By Emma & Tristan Tully
When I was six years old, I remember enjoying a peanut butter and jelly sandwich and a glass of milk when I asked my mother, “Mom, are we rich?” As she snuck a celery stick onto my plate, she gave a warm smile and said, “We’re rich in spirit, honey.” Her answer was not the answer I was looking for. I wanted her to draw a line in the sand, set the threshold, measure the finish line, and tell me which side we were on. I didn’t like her answer, but there was never any sense in arguing with or interrogating my mother. My mother also fully believed in her response. This wasn’t a canned reply to avoid little Tristan telling the neighborhood our family business. Mom was speaking with conviction. She was right too. We were blessed.
To be clear this article is going to talk about money. People get uncomfortable when talking about money. They’d rather discuss death, politics, even sex! But money? Never would their lips venture to such a carnal affair. Everyone I know uses money, values it to some degree, and recognizes what money is capable of doing. People treat money like an embarrassing roommate—they live with him but try to avoid him. Why do we do this? Money, after all, is just numbers. Right? Could it be that like young Tristan, we are all unsure where the line in the sand is? We are unsure who is rich and who is not? And we can’t ask anyone, because. . . Well, because THAT would be immoral and rude! Discussing money? How dare you.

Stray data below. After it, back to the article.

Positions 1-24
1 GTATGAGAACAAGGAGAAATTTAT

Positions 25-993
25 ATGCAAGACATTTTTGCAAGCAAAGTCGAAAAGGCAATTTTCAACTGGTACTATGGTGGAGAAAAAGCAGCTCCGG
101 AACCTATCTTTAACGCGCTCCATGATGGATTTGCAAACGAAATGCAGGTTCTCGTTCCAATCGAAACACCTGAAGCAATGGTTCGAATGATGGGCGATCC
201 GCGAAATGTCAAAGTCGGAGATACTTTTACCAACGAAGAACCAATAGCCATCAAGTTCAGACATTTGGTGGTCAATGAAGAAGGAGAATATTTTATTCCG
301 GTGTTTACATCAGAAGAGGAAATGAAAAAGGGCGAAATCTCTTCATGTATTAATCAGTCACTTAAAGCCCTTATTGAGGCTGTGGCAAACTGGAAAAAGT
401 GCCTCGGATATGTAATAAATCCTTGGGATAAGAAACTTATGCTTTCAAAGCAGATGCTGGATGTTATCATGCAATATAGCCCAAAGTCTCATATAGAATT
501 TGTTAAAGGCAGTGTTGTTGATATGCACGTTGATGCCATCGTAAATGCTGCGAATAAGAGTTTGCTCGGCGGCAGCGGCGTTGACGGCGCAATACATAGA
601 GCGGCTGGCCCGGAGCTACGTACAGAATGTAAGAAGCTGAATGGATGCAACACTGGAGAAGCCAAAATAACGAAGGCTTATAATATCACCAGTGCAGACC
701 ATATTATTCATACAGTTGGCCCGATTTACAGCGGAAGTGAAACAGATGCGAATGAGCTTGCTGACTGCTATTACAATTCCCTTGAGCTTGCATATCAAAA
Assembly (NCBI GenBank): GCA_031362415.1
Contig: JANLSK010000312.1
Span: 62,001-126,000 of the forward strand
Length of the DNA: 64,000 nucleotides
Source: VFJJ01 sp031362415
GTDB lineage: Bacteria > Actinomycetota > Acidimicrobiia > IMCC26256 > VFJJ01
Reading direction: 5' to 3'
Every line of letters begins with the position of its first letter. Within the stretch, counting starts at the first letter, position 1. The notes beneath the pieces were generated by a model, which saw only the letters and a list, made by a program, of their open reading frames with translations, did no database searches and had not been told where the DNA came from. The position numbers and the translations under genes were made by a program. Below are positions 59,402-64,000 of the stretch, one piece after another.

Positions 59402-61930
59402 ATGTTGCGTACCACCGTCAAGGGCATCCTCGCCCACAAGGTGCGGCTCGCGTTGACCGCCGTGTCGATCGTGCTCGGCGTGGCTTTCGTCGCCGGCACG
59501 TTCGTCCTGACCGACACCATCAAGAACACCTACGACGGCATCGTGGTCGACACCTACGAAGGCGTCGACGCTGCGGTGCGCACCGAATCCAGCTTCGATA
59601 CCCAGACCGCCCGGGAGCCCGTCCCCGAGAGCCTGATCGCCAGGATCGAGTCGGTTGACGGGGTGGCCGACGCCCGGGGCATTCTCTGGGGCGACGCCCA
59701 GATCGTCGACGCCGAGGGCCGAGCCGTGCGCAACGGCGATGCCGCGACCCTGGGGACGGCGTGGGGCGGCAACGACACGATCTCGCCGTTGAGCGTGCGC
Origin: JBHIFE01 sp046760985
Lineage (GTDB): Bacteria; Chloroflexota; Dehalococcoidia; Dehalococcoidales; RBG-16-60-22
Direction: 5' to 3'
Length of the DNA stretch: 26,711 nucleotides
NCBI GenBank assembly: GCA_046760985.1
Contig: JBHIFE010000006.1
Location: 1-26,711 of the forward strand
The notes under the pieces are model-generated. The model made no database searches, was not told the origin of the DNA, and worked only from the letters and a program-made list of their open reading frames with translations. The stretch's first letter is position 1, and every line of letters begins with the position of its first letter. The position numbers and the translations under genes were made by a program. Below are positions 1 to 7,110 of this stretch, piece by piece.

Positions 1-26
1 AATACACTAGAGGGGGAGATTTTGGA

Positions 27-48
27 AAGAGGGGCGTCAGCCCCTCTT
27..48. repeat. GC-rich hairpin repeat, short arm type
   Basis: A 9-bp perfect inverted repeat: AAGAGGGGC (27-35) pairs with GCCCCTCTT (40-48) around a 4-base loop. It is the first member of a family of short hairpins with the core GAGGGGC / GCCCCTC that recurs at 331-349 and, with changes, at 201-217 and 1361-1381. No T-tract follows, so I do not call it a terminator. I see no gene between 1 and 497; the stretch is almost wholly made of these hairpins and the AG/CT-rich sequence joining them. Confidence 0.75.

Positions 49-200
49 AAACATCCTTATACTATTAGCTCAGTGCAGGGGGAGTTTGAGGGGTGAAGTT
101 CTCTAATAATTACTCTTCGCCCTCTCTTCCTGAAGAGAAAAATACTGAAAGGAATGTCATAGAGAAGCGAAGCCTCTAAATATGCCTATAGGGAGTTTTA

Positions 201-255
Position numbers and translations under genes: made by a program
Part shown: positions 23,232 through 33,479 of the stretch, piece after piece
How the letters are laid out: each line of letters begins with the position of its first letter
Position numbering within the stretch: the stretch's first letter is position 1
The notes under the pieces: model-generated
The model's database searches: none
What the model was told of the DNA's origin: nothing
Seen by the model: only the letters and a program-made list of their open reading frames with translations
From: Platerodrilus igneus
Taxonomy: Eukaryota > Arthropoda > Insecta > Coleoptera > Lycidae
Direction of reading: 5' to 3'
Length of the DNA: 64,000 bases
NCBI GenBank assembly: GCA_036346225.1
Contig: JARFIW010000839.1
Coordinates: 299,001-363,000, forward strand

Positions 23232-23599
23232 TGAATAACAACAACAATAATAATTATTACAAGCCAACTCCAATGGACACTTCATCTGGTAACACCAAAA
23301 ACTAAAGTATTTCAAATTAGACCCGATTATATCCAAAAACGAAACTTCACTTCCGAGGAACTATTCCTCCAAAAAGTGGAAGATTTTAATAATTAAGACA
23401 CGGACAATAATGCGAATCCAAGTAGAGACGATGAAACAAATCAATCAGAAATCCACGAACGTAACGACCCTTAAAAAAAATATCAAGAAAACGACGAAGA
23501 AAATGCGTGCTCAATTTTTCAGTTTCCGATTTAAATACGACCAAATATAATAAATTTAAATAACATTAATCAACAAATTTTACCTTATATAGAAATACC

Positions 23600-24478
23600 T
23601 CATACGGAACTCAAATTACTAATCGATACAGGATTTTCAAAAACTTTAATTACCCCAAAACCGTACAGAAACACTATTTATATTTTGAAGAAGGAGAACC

Granted. Asking people how much money they have would be impolite, and not everyone wants to know about your financial situation either. But why do I feel awkward confessing that my financial goal is to earn $100k each month? Why does oxygen leave the room when someone says they are short $10k to pay a bill? My theory? It comes back to that little line in the sand. Many people haven’t addressed that line. They know it exists, but they don’t know where it is. When we start talking about money, we start messing with their line.
Read further: https://tullyinvesting.com/who-is-rich-and-who-is-not